elevate

adjective
el·​e·​vate | \ ˈe-lə-ˌvāt How to pronounce elevate (audio) , -vət\

Definition of elevate

 (Entry 1 of 2)

archaic

elevate

verb
el·​e·​vate | \ ˈe-lə-ˌvāt How to pronounce elevate (audio) \
elevated; elevating

Definition of elevate (Entry 2 of 2)

transitive verb

1 : to lift up or make higher : raise elevate a patient's leg exercises that elevate the heart rate
2 : to raise in rank or status was elevated to chairman
3 : to improve morally, intellectually, or culturally great books that both entertain and elevate their readers
4 : to raise the spirits of : elate

intransitive verb

: to become elevated : rise his voice elevated to a shout

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Synonyms & Antonyms for elevate

Synonyms: Verb

elate, enrapture, exhilarate, intoxicate, transport

Antonyms: Verb

depress

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Choose the Right Synonym for elevate

Verb

lift, raise, rear, elevate, hoist, heave, boost mean to move from a lower to a higher place or position. lift usually implies exerting effort to overcome resistance of weight. lift the chair while I vacuum raise carries a stronger implication of bringing up to the vertical or to a high position. scouts raising a flagpole rear may add an element of suddenness to raise. suddenly reared itself up on its hind legs elevate may replace lift or raise especially when exalting or enhancing is implied. elevated the taste of the public hoist implies lifting something heavy especially by mechanical means. hoisted the cargo on board heave implies lifting and throwing with great effort or strain. heaved the heavy crate inside boost suggests assisting to climb or advance by a push. boosted his brother over the fence

Examples of elevate in a Sentence

Verb

exercises that elevate the heart rate seeing their son ordained as a priest was one of the most elevating moments in their lives

Recent Examples on the Web: Verb

An average of 3,000 of the 25,000 Milwaukee children tested for lead each year have elevated lead levels, the Journal Sentinel previously reported. Alison Dirr, Milwaukee Journal Sentinel, "Council adopts ordinance preventing landlords from evicting tenants seeking to address lead," 9 July 2019 And plenty of Democratic voters are unlikely to be excited about elevating another billionaire to office. Casey Tolan, The Mercury News, "Tom Steyer joins presidential race, reversing earlier decision not to run," 9 July 2019 These views help account for why the nearly two dozen Democratic presidential candidates have elevated the issue of climate change and now endorse more aggressive policies than those adopted under Barack Obama. Washington Post, "Trump defends environmental record that critics call disastrous," 9 July 2019 But in historic neighborhoods, elevating individual structures is controversial. Cornelia Dean, New York Times, "‘We Cannot Save Everything’: A Historic Neighborhood Confronts Rising Seas," 8 July 2019 Low stream flows decrease holding and staging refuges and elevate vulnerability and pressure on the Chinook. USA TODAY, "Roller coaster ghost town, Alaska heat, rock hyrax pups: News from around our 50 states," 8 July 2019 Kennedy will discuss her father, President John F. Kennedy, and his role in elevating the space program. Hal Boedeker, orlandosentinel.com, "Apollo 11: Norah O’Donnell to anchor ‘CBS Evening News’ from Kennedy Space Center," 8 July 2019 These views help account for why the nearly two dozen Democratic presidential candidates have elevated the issue of climate change and now endorse more aggressive policies than those adopted under Barack Obama. Seung Min Kim, BostonGlobe.com, "Trump defends environmental record that critics call disastrous," 8 July 2019 The step was praised by Pope Francis as a move towards peace, but blasted by the president's 2020 rivals as elevating a dictator without getting any hard concessions in return; Kristin Fisher reports from the White House. Barnini Chakraborty, Fox News, "North Korea says US is 'hell-bent on hostile acts' despite peace talks," 5 July 2019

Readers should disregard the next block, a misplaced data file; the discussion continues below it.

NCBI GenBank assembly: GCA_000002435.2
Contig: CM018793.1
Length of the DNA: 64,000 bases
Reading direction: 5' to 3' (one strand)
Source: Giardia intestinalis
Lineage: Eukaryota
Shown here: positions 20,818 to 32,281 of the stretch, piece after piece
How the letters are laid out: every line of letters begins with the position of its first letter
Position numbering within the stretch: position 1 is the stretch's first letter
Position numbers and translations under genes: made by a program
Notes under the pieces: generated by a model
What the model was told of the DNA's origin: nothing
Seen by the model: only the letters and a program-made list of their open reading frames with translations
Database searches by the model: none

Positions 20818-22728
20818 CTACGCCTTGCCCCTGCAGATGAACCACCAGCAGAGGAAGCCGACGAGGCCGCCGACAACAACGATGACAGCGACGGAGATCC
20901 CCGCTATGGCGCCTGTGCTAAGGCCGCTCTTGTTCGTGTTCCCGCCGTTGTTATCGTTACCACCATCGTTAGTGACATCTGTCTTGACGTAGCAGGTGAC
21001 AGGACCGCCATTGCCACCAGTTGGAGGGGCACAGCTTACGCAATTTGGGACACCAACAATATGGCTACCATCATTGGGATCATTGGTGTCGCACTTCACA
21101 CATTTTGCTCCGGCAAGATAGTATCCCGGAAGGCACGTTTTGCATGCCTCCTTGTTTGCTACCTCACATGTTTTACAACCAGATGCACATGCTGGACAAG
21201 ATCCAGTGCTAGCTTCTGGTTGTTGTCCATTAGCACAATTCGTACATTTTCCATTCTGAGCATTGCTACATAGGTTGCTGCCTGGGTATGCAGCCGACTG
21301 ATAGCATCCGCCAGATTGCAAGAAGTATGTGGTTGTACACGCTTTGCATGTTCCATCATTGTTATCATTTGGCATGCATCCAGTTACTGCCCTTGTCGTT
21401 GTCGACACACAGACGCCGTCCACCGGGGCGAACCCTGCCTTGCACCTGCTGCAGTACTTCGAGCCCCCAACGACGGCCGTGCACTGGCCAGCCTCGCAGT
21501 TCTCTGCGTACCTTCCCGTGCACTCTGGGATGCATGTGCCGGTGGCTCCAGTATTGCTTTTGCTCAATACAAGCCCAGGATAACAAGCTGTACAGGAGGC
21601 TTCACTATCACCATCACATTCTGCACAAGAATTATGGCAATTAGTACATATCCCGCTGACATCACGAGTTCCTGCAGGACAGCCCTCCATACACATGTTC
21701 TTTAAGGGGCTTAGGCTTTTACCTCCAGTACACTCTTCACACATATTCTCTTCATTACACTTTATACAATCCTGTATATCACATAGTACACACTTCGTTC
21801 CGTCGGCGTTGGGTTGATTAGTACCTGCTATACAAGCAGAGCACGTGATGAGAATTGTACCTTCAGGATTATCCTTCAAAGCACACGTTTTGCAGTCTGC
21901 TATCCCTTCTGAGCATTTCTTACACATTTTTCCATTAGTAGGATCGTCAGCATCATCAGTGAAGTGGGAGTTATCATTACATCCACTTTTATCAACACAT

These example sentences are selected automatically from various online news sources to reflect current usage of the word 'elevate.' Views expressed in the examples do not represent the opinion of Merriam-Webster or its editors. Send us feedback.

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First Known Use of elevate

Adjective

14th century, in the meaning defined above

Verb

15th century, in the meaning defined at transitive sense 1

History and Etymology for elevate

Verb

Middle English, from Latin elevatus, past participle of elevare, from e- + levare to raise — more at lever

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Statistics for elevate

Look-up Popularity

Time Traveler for elevate

The first known use of elevate was in the 14th century

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More Definitions for elevate

elevate

verb

English Language Learners Definition of elevate

: to lift (something) up
: to increase the level of (something) : to make (something) higher
: to raise (someone) to a higher rank or level

elevate

verb
el·​e·​vate | \ ˈe-lə-ˌvāt How to pronounce elevate (audio) \
elevated; elevating

Kids Definition of elevate

: to lift up : raise

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More from Merriam-Webster on elevate

Rhyming Dictionary: Words that rhyme with elevate

Thesaurus: All synonyms and antonyms for elevate

Spanish Central: Translation of elevate

Nglish: Translation of elevate for Spanish Speakers

Britannica English: Translation of elevate for Arabic Speakers

Comments on elevate

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